At the beginning of this week’s Torah portion, Moshe and Aharon warn Pharaoh that a plague of locusts will descend on Egypt the following day. Moshe and Aharon leave, but Pharaoh’s servants, fearing the total destruction of Egypt, convince Pharaoh to bring them back. The Torah relates the following exchange between Moshe and Pharaoh: “So Moshe and Aharon were returned to Pharaoh and he said to them, ‘Go and serve
Abarbanel finds the exchange very confusing and offers a number of different ways to interpret both Moshe and Pharaoh’s words. From verse eleven it is clear that Pharaoh was willing to let the men go. By asking which ones are going he may have been referring to a select group of men. Abarbanel is puzzled by Moshe’s response. Instead of listing every group he should have simply said that everyone is going. Abrabanel answers that Moshe was unsure of what Pharaoh actually meant. He may have been referring only to the males, or perhaps he was asking if females were included as well. Similarly, he may have been distinguishing between adults and children. Finally, he may have been distinguishing between the people and their animals. As a result, Moshe had to enumerate each specific group. Abarbanel initially interprets Pharaoh’s response, “So may
Pharaoh then says, “Look! The evil intent is opposite your faces.” Abarbanel offers three possible explanations of Pharaoh’s words:
- Pharaoh felt that they simply wanted to flee; that evil intention could be seen on Moshe and Aharon’s faces.
- The evil intent that Pharaoh was referring to was his own. He was telling Moshe and Aharon that his anger could very well flare up against them and he would kill them with the sword, as he sensed that the people intended to flee.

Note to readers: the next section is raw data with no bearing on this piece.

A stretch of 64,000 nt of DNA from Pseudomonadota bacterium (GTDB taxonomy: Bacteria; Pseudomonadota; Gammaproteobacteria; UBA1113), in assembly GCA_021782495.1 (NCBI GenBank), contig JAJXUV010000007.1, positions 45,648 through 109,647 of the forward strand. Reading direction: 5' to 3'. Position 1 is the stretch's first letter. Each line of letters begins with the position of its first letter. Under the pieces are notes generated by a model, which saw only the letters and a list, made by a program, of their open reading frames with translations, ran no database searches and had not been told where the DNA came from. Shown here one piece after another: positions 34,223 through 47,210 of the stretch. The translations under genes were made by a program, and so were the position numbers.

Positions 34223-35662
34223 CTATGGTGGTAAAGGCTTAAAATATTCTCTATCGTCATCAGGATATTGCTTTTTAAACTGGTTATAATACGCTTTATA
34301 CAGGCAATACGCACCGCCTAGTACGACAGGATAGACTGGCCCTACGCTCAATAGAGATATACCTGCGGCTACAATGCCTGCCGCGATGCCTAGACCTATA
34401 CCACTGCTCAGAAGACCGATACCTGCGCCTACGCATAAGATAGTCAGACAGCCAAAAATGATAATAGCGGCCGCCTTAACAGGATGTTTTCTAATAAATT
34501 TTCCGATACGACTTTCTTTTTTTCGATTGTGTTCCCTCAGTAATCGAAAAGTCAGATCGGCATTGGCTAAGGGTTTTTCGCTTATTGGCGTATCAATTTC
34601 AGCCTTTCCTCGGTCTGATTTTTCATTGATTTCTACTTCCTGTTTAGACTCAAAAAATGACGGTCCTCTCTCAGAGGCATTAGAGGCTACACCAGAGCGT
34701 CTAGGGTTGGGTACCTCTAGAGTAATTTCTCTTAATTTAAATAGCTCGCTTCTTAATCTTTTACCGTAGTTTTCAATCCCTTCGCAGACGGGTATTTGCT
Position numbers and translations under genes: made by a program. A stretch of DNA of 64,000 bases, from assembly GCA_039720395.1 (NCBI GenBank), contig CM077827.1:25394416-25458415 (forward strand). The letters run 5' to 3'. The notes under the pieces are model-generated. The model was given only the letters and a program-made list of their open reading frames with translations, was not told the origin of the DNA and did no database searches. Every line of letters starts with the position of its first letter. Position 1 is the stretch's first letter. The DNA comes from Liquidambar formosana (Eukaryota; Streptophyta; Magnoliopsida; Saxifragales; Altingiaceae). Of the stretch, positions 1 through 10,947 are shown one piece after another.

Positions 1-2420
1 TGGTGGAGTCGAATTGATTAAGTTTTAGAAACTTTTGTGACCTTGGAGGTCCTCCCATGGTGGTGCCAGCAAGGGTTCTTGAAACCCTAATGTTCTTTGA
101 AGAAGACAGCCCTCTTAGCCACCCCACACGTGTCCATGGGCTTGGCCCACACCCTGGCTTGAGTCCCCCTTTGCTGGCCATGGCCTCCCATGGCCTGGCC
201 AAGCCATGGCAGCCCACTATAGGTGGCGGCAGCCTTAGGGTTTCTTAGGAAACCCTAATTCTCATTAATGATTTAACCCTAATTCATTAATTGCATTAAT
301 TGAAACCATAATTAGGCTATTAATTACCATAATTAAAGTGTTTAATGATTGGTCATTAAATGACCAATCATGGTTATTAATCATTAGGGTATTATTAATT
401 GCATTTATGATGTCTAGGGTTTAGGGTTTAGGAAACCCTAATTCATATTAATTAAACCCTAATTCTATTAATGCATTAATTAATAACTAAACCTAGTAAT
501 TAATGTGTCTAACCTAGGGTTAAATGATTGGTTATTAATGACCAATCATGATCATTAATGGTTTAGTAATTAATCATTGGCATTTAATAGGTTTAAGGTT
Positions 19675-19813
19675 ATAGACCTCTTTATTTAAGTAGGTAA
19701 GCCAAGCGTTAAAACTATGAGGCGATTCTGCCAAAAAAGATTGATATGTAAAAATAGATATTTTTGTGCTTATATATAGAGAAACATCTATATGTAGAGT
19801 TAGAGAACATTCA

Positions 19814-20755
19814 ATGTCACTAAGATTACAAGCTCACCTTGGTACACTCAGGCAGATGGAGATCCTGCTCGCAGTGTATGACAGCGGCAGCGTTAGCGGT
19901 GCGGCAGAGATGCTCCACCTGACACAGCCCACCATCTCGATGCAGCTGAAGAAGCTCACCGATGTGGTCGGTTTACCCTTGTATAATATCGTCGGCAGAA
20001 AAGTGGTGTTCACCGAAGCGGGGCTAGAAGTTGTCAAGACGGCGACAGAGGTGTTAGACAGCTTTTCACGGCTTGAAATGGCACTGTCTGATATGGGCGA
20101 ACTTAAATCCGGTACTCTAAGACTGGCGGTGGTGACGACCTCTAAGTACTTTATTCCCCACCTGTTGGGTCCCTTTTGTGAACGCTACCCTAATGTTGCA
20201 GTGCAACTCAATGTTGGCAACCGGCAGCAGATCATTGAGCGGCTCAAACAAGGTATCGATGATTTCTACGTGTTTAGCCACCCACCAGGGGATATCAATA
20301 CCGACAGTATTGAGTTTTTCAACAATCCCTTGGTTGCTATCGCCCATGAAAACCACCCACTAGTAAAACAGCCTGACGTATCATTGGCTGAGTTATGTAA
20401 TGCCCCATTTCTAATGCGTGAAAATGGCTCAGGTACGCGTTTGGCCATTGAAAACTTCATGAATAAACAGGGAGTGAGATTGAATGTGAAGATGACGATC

- As mentioned above, Pharaoh’s rejoinder was sarcastic. He had no intention of sending everyone and he was contemptuous of Moshe’s arrogance in including the other groups. His statement, “Look! The evil intent is opposite your faces” is actually directed towards his servants who had urged him to listen to Moshe and Aharon. He is telling them to look at the evil in the dishonest and duplicitous requests of Moshe, and to stop blaming him (Pharaoh) for what had befallen Egypt.
Finally, Pharaoh’s last statement, “Not so; let the men go now. Serve
- If it is actually true that you have no intention of fleeing, then go with the men only, as this is what I believe you really want.
- Pharaoh’s previous statement, “So be
G-dwith you as I will send you forth with your children” was actually not meant sarcastically. He did intend to send the children also. However, now, by saying ‘Not so’ he is changing his mind; only the men can go.
- The entire exchange between Pharaoh and Moshe was similar to a bargaining session between a buyer and seller. Each comes with an extreme position, and eventually they meet in the middle. Moshe starts out by asking that everyone go. Pharaoh starts out by referring to only a select group of men — no old men and no children. They finally compromise: all the men — young, old and children — can go. Since Pharaoh feels that he has been more than generous, there is nothing more to be said, and he dismisses them curtly.